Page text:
The awful behaviour of politicians, public officials, underpowered financial advisers, selfish lawyers, and grossly inadequate insolvency practitioners, cost New Zealand a billion dollars, cost the South Island a source of investment support, and brought great shame on New Zealand.

Perhaps, from what Key once said (''a hundred million is chump change'') one might infer political indifference to the outcome.

A range of hitherto electable politicians were left with a legacy no dignified person would want.

The errors began in February 2010 when an unsigned letter posted to the Securities Commission made the observation that one of Hubbard's lending vehicles (Aorangi Securities) was breaking the law.

The letter observed that Aorangi should have attracted funds only after presenting a registered prospectus and investment statement.  It went on to allege that Forsyth Barr, the financial adviser to Hubbard's main vehicle (South Canterbury Finance), had so much client money invested there that its ability to do its job was ''conflicted''.  (My own opinion is that the letter-writer should have assessed competence rather than conflict.)

The author of the letter was a supporter and friend of Key, and the National Party.

Prompted by this letter, the inept Securities Commission, by then in its most vulnerable state, selected an investigative team to head to Timaru and examine Hubbard's Aorangi moneylending business.

The team comprised two experienced forensic investigators, John McPherson and Denis Parsons, the then head of Grant Thornton's receivership division, Graeme McGlinn, and a young lawyer, Sarah Burnett.

In June 2010, they arrived in Timaru at Hubbard's office, seeking and being given a complete list of Aorangi's assets, comprising mostly loans and a few dairy farms assigned to Aorangi.

Hubbard and his wife Jean, and in one case their family trust, had injected their interests in these farms to offset any doubtful loans, thus honouring their commitment to use their own assets to protect Aorangi investors.

The investigators proceeded to make a series of schoolboy-like errors, an astonishing situation given that McPherson and Parsons were both admired for careers where thoroughness was essential.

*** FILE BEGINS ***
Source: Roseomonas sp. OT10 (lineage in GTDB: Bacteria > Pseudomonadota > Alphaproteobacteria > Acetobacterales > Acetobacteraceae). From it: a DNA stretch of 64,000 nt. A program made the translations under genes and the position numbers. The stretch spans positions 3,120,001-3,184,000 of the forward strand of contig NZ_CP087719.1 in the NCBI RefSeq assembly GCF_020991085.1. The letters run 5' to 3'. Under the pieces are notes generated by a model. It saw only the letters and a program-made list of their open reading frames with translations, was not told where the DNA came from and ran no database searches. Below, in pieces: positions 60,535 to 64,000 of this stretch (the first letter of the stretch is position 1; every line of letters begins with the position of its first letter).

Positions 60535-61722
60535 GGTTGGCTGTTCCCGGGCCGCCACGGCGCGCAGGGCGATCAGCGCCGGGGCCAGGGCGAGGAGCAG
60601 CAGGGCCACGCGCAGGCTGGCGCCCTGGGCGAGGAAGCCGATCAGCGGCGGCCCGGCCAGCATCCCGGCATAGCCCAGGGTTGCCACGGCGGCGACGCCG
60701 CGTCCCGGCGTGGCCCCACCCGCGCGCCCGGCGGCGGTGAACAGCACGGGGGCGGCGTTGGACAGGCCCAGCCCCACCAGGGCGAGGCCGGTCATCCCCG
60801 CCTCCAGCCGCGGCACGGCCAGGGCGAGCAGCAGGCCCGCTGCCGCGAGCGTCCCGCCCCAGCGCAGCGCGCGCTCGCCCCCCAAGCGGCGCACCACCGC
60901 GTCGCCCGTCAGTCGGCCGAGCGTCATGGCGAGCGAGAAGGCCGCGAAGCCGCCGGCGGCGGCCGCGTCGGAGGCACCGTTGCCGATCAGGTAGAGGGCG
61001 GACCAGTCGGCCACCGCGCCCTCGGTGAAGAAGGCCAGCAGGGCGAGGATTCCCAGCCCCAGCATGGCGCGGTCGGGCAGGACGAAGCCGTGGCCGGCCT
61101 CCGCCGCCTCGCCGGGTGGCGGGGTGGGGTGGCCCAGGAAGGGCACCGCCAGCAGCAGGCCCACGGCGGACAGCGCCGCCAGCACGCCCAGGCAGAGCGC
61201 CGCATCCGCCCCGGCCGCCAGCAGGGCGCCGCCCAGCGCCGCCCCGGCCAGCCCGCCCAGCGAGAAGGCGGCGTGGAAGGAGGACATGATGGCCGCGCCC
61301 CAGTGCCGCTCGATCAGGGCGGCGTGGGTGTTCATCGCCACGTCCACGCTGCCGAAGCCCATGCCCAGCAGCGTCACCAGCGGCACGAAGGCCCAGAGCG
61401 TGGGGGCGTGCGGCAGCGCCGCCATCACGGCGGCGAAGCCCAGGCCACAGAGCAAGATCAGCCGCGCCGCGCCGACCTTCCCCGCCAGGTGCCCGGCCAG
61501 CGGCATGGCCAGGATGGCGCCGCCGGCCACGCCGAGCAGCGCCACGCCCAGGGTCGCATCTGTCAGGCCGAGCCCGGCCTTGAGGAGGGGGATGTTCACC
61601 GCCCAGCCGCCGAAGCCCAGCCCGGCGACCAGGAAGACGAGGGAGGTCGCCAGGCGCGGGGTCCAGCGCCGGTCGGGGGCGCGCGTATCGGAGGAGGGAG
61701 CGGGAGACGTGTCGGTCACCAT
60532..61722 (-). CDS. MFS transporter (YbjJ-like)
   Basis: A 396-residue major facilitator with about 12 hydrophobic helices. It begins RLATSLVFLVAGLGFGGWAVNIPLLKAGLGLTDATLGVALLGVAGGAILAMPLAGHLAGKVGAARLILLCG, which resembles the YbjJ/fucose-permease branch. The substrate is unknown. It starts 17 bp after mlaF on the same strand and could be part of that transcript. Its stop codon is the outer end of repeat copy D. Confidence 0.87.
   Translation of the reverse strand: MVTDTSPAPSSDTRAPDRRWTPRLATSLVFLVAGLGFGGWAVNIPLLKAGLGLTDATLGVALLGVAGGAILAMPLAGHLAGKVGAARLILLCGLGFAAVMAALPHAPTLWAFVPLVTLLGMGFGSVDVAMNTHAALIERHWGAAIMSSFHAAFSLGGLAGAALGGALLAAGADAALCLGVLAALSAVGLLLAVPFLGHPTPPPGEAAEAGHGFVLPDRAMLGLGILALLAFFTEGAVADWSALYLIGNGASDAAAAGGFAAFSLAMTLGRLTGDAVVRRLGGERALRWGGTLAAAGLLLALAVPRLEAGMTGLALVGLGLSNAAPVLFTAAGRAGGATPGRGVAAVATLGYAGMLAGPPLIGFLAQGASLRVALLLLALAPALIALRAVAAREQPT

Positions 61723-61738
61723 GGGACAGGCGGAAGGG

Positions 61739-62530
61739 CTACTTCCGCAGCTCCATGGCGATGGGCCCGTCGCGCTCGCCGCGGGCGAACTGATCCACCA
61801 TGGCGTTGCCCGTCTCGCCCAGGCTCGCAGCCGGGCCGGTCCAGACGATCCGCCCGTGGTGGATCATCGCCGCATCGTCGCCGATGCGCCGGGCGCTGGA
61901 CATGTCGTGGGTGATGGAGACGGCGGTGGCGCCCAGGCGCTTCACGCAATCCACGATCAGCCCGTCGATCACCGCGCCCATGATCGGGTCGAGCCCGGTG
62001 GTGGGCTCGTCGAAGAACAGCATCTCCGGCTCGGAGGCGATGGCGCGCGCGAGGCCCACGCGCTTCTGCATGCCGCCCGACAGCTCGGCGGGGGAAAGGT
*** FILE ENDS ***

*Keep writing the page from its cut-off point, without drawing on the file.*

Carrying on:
The team discovered that Hubbard had part-owned the farms and could find no evidence that the farms owed Aorangi money, so they assumed he had personally borrowed from Aorangi to buy into the farms.

The reverse, of course, was true. He had long owned the assets and had transferred his equity in them by journal entry to bolster Aorangi.

The investigative team made the unforgiveable and crass error of making assumptions, then failing to validate them.

All they needed to do was to check the cash book, or the cheque books, or the bank statements, to discover whether Hubbard had ever borrowed money from Aorangi.

It seems that the apparently competent, experienced team failed to do this.

As a consequence, a whole series of crass decisions were made, none of which were ever preceded by even the most basic research, by any party involved in the disastrous episode.

One might surmise that what the team thought they had found might have suited the mindset of Key's government, which by then could see the support Hubbard had in the South Island included many National supporters, whose loyalty might have been greater to Hubbard than to National.

Perhaps the looming 2011 election meant more than sound decision-making on matters like Crown money.

After the team had reached their false conclusion in Timaru, they must have asked Hubbard if he was aware that borrowing from Aorangi would be an act of fraud.

Grumpy, busy, and disrespectful of meddling bureaucrats, Hubbard could easily have nodded, maybe even adding that of course such behaviour would be fraudulent.

The team scuttled back to Wellington, met with the available people in the Securities Commission (its short-lived acting chair was out of town) and reported that not only had Hubbard committed fraud, but had ''confessed''.

This conclusion was not tested with Hubbard, the directors of Aorangi, or supported by simple accounting records.

From that dreadfully wrong information all hell broke loose, the public sector and Key's National government behaving like juveniles at a street party.

Within 24 hours, the Securities Commission had recommended to the National government that Hubbard should effectively be ''handcuffed'', subject to statutory management, a very rarely used response to fraud when public money was at risk.

The Commerce Minister Simon Power, and then a grouping of cabinet (Key was overseas watching football), chose to place the Hubbards and some of their companies into statutory management.

In doing so they speculated that tens of millions of public money would be lost, that fraud was alleged, and for the next six months they repeated these words, even publishing a flow chart that falsely depicted Hubbard borrowing from Aorangi (unsecured) to buy farms.

The flow chart was simply wrong, premised on incompetent findings.

Hubbard was thus sidelined, stigmatised, his supporters stunned to learn he had confessed fraud.

Hubbard had not borrowed Aorangi money.  He had donated assets and subordinated his gift to put investors first.  He had most certainly not ''confessed'' to something he did not do.  No investors lost money.  Assets exceeded liabilities.  It was the accusation that was scandalous.

Whether these initial errors were welcomed by the politicians to exclude Hubbard from the agenda before the next election is simply guesswork, but such a theory has at least a kernel of logic.

Here is the point that brings emphasis to the shameful decision-making and behaviour.